GRIEVING West Dorset families will face having to travel to the other side of Dorset to say a final farewell to loved ones in the latest round of cost-cutting initiatives.

Dorset County Council, which pays Dorset County Hospital for mortuary services, has terminated its contract in order to establish a single mortuary in Boscombe for the entire county.

There are fears the move could prevent those who live to the far west of the county being able to visit their loved ones for a final time because of the distance.

It has provoked outrage amongst funeral directors, who say it will have a ‘distressing’ impact on grieving families.

Julian Hussey of the Wessex Funeral Directors Association, which represents independent funeral businesses in Dorset, said: “We feel Dorset County Council has not given any consideration to the welfare of the bereaved, who may find themselves having to travel vast distances to identify or visit their loved ones.”

He added the mortuary and bereavement services team at DCH, which carries out 500 post-mortems a year, has a ‘good record of compassion and efficiency’.

Mr Hussey, a Bridport funeral director, added: “We feel that the move to Boscombe will not achieve more efficiency, quite the opposite in fact, and savings, if any, will be negligible.”

A hospital source said he was concerned about the announcement. He said: “The mortuary service at DCH gives a lot to the community.

“It really helps some people to grieve, especially if the death was sudden.

“The staff do reconstruction work so the loved ones can see them for one last time. Will that service be available at the new location? It really raises a lot of worrying questions.”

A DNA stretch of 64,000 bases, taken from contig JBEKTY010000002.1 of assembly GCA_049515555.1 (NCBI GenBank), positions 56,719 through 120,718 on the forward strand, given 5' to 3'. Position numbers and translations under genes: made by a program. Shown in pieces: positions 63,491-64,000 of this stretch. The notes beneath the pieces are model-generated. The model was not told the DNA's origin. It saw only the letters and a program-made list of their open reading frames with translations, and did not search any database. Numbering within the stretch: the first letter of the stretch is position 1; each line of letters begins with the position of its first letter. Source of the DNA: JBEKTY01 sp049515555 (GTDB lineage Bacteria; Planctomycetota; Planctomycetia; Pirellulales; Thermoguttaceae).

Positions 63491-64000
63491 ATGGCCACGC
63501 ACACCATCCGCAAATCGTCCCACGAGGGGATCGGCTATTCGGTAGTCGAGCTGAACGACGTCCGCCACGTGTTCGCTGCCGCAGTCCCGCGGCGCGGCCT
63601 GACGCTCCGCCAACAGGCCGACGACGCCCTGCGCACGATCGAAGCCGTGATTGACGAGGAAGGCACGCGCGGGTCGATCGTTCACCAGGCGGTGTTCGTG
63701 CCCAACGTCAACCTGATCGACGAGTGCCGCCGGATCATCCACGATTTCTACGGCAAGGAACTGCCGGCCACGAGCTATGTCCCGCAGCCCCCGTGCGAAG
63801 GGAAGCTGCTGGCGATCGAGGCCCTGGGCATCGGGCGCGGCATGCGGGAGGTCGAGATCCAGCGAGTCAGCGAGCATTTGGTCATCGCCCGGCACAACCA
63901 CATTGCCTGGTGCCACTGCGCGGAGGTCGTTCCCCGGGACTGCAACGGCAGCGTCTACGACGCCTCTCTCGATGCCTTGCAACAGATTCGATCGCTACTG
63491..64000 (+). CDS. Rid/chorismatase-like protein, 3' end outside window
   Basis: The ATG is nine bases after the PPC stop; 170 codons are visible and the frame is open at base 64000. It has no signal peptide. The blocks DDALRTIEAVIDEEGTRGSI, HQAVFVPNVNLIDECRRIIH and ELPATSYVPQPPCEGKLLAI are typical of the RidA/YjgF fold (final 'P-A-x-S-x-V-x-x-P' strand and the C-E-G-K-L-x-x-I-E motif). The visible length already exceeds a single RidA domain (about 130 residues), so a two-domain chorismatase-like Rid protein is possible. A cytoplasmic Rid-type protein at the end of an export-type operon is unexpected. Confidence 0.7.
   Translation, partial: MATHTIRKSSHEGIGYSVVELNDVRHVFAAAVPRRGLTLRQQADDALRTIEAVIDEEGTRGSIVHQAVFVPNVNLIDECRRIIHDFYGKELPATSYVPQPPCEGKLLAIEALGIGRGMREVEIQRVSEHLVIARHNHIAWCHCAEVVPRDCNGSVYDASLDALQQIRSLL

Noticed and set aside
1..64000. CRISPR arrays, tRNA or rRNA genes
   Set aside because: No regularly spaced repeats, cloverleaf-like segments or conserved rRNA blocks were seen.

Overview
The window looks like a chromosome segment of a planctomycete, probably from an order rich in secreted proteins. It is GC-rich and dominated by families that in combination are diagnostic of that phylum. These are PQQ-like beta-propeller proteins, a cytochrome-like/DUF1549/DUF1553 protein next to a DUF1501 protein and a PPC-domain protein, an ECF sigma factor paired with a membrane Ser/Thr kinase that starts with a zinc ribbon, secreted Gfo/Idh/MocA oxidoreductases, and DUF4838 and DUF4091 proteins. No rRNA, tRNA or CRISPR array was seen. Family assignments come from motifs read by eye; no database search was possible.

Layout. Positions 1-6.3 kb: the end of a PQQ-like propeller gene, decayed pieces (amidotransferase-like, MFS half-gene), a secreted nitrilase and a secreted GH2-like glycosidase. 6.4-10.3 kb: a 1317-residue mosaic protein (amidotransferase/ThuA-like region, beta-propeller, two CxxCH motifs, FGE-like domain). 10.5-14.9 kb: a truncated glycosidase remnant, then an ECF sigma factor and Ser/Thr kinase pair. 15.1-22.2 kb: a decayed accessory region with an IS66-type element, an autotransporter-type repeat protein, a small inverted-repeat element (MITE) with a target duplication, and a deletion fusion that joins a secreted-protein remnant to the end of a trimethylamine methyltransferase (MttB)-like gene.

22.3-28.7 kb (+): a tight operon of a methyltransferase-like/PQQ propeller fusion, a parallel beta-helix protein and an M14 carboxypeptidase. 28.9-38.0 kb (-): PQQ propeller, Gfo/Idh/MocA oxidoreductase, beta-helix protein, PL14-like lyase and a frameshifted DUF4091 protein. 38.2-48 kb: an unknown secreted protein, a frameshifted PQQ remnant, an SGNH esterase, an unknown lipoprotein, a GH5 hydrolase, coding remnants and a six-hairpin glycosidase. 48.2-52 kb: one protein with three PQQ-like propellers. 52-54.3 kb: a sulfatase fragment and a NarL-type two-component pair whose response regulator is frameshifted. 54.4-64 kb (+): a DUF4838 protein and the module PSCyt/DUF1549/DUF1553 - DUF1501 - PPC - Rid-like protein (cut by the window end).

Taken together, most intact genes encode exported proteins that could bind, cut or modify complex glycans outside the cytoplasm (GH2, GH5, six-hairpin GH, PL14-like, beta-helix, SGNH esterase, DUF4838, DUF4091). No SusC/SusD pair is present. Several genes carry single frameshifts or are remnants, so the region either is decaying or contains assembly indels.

It is understood that those who die on wards at DCH will remain in the mortuary there, but those who are brought in from the community in circumstances where post-mortems need to be carried out to find out the cause of death, will be taken to Boscombe. Three jobs are believed to be at risk, although it is not known if the posts will be transferred to the new location.

Head of Legal and Democratic Services at Dorset County Council, Jonathan Mair said: “As part of merging the East and West Dorset Coroners’ areas into one for the whole county, we are working in partnership with Bournemouth Borough Council and the Borough of Poole to use one purpose-built mortuary owned and run by Bournemouth Borough Council. We have therefore notified Dorset County Hospital that we will be terminating our existing mortuary services contract with them.”

Mr Mair said the merger made ‘financial sense’ and was unlikely to affect the location of inquests.

Former chairman of the Dorset Police Federation Clive Chamberlain said there could be a ‘knock on’ effect on police services.

He said: “If a police officer deals with someone who is killed in a road traffic accident for example, in order to provide continuity of evidence for the coroner, he has to be able to say that the body that left the scene is the same one that arrived at the mortuary.

“This will mean officers having to travel huge distances.”

West Dorset MP Oliver Letwin said: “As my own father died recently in Dorset County Hospital, I am very aware of the excellent mortuary services that they have been providing – and I shall want to be sure that any new arrangements will deliver the same, excellent level of service.”


A spokesperson for Dorset County Hospital NHS Foundation Trust said: “We have been given notice by Dorset County Council that they are terminating their agreement with us for the provision of mortuary services.

“The council has made it clear that their decision to terminate the arrangement does not reflect any dissatisfaction with the quality of service provided by Dorset County Hospital NHS Foundation Trust. It is simply that there is a need to work more effectively and to achieve savings by working with the other local authorities with a shared responsibility for the coroner’s service in Dorset.

“We are currently looking at what this change will